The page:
New Orleans Over the last several years, ACORN International and the Labor Neighbor Research & Training Center have been collecting and analyzing the IRS 990 forms filed by tax exempt, nonprofit hospitals in Arkansas, Louisiana, and Texas. This is a project driven by our “volunteer army,” so it has risen and fallen as our soldiers have entered or deserted the battlefield. We have been immeasurably assisted though by student interns from Tulane University in New Orleans and the University of Ottawa in Ontario, Canada. We collected most of the 990s three years to four years ago and are now collecting the most recent filings in order to compare the numbers and finish the report.
What are we looking for, you might correctly wonder? We’re looking at the level of charity care, which is the essence of extremely valuable federal tax exemption enjoyed by these institutions. Believe it or not, it’s not easy to find, and once found, is often abysmally small compared to what you would expect for institutions receiving the benefit.
A recent piece by Dr. Danielle Ofri in the New York Times noted that,
“An analysis by Politico found that since the full Affordable Care Act coverage expansion … revenue in the top seven nonprofit hospitals (as ranked by the U. S. News & World Report) increased by 15 percent, while charity care – the most tangible aspect of community benefit – decreased by 35 percent.”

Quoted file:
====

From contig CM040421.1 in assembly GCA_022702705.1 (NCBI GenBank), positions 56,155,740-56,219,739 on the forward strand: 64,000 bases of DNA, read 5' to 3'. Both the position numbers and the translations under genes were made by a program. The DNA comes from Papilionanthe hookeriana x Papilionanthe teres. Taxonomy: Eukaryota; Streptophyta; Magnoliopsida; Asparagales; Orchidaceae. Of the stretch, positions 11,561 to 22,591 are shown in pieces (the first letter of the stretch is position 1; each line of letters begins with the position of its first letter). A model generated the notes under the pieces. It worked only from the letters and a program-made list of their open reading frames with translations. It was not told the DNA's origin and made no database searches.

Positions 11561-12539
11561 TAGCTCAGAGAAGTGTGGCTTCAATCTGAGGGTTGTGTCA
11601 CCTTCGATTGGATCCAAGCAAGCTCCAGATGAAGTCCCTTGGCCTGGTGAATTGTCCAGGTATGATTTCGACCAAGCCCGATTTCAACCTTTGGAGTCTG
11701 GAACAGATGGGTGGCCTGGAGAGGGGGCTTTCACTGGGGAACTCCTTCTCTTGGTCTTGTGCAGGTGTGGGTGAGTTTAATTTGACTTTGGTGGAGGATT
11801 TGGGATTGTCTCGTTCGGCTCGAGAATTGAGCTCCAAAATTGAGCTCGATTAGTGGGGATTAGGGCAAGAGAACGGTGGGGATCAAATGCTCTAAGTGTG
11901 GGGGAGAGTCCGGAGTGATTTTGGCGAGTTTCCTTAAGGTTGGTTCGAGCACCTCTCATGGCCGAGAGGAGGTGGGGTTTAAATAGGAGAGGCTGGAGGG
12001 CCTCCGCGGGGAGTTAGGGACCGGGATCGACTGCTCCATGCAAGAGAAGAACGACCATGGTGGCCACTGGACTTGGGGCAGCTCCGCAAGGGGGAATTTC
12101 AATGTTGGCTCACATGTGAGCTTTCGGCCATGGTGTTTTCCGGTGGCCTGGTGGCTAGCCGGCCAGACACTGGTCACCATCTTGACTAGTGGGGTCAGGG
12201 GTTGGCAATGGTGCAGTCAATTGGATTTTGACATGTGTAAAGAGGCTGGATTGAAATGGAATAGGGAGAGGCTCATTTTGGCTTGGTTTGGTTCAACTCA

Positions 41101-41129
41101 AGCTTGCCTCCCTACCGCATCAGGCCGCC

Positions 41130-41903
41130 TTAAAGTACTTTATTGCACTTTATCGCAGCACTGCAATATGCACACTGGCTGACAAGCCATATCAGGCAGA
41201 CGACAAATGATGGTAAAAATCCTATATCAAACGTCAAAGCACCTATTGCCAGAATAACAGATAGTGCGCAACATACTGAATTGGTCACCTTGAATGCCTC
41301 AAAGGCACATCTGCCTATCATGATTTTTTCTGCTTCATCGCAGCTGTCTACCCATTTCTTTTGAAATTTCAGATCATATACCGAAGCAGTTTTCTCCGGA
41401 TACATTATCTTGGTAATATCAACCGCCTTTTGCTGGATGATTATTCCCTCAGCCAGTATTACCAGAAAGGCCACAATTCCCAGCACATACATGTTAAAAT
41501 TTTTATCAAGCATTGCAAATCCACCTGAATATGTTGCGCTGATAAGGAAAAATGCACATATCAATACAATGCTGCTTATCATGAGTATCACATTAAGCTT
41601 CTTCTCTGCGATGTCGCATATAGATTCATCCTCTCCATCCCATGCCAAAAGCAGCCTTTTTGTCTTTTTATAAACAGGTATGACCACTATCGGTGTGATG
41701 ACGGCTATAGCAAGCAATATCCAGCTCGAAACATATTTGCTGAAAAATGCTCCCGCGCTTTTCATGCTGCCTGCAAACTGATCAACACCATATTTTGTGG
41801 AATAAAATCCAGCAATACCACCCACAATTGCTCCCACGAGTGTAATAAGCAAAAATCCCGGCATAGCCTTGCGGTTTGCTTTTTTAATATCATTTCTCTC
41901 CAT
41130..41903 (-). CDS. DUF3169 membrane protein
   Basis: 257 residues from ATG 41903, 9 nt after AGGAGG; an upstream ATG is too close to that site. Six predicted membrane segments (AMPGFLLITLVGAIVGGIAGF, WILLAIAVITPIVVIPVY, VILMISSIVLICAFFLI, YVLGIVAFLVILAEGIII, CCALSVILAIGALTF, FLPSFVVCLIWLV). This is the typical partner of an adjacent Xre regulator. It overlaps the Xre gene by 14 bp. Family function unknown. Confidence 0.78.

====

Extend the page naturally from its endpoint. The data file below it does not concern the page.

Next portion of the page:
This is a confounding observation which tracks the work we have been doing as well. On one hand the “community benefit” is the test the IRS uses to determine whether a healthcare institution continues to be deserving of the tax benefit. On the other hand, it flies in the face of the requirement in the Affordable Care Act that the IRS monitor and check charity care to assure that it increases under the ACA at penalty of pulling the tax exemption for non-compliant institutions.
Dr. Ofri joins us in noting that some of these hospitals are also trying to claim a community benefit essentially by cooking the books. In some cases, they are trying to write off the difference between their inflated sticker price for procedures with the more realistic, and lower, rate that Medicaid allows for a reimbursement by calling a “loss.” Believe it or not!
When we began our work the average level of charity care around the country was roughly 4%. Seems low, doesn’t it? Nonetheless, we took that number as a comparative benchmark. The giant Hermann Memorial in Houston was hardly half of that number. The rapidly expanding billion dollar, Ochsner Hospital network based in New Orleans was hardly 1%.
We’re worried that the numbers are going down rather than up for charity care. Iowa’s Republican Senator Church Grassley had insisted on this amendment to the Affordable Care Act. Next year he will have served forty years in the Senate. If charity care is going down, rather than up, we have to wonder if he’s still really on the job.